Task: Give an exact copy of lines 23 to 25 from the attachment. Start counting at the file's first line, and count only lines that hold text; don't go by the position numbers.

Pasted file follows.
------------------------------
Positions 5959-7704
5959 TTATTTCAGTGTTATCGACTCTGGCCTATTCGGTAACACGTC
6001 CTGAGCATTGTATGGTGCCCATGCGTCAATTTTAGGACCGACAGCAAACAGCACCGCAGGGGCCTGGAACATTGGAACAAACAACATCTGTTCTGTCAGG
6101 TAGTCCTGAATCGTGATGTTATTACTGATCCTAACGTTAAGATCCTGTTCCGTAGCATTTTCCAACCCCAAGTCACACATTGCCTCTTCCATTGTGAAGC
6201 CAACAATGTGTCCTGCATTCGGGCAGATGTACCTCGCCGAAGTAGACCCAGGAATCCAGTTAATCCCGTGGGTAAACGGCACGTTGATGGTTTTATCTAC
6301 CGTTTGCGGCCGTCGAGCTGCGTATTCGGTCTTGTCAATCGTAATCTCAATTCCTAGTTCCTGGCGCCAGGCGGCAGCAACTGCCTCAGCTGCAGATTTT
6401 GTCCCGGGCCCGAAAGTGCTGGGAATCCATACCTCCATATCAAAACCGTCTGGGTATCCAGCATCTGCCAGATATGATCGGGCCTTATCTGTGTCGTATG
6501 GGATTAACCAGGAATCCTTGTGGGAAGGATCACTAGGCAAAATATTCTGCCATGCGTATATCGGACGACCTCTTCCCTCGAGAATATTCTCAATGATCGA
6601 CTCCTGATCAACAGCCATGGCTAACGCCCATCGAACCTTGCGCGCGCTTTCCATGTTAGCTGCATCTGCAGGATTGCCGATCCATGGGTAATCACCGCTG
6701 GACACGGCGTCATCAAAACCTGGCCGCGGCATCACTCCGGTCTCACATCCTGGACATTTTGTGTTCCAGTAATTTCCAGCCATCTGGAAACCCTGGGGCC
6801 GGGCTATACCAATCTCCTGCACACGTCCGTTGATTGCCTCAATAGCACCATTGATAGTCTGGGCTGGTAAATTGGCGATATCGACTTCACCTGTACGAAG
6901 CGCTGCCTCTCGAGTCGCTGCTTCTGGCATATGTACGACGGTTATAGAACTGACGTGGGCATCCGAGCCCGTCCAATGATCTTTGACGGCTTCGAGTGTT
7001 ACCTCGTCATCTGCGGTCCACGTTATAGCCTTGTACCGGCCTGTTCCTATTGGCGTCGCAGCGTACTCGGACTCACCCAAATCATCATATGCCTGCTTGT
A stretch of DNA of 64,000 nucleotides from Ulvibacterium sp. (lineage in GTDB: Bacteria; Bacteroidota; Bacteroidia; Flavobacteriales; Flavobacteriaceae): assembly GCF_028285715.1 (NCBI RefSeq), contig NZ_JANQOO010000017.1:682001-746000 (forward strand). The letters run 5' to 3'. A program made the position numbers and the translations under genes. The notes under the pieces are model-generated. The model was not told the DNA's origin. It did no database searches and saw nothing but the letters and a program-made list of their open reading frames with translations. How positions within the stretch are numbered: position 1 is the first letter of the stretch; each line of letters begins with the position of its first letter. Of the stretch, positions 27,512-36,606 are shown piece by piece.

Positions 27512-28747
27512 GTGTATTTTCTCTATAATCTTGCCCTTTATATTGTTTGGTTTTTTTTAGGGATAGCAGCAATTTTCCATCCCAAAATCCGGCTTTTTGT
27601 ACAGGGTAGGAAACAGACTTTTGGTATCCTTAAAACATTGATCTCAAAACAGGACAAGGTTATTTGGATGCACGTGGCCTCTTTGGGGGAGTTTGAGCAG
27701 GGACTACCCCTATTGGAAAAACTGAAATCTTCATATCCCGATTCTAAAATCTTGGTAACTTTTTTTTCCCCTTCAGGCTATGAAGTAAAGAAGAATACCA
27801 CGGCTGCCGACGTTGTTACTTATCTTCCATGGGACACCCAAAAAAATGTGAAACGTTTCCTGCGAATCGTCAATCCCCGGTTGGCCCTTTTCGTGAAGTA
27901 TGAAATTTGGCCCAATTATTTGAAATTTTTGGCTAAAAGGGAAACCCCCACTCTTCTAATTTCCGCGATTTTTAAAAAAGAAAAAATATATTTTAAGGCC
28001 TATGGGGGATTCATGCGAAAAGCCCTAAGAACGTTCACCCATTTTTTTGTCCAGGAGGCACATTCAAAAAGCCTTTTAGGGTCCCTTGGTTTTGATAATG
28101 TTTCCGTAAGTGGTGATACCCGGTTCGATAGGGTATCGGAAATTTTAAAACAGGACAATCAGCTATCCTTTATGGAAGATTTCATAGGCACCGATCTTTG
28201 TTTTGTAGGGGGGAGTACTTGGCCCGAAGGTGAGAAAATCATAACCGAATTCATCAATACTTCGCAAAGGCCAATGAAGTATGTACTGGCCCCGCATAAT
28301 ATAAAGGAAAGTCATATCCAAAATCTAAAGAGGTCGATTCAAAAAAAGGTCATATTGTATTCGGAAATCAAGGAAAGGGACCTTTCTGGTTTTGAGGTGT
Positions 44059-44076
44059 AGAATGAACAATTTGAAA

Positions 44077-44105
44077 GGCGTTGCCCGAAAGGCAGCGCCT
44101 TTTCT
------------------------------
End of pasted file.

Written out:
28201 TTTTGTAGGGGGGAGTACTTGGCCCGAAGGTGAGAAAATCATAACCGAATTCATCAATACTTCGCAAAGGCCAATGAAGTATGTACTGGCCCCGCATAAT
28301 ATAAAGGAAAGTCATATCCAAAATCTAAAGAGGTCGATTCAAAAAAAGGTCATATTGTATTCGGAAATCAAGGAAAGGGACCTTTCTGGTTTTGAGGTGT
Positions 44059-44076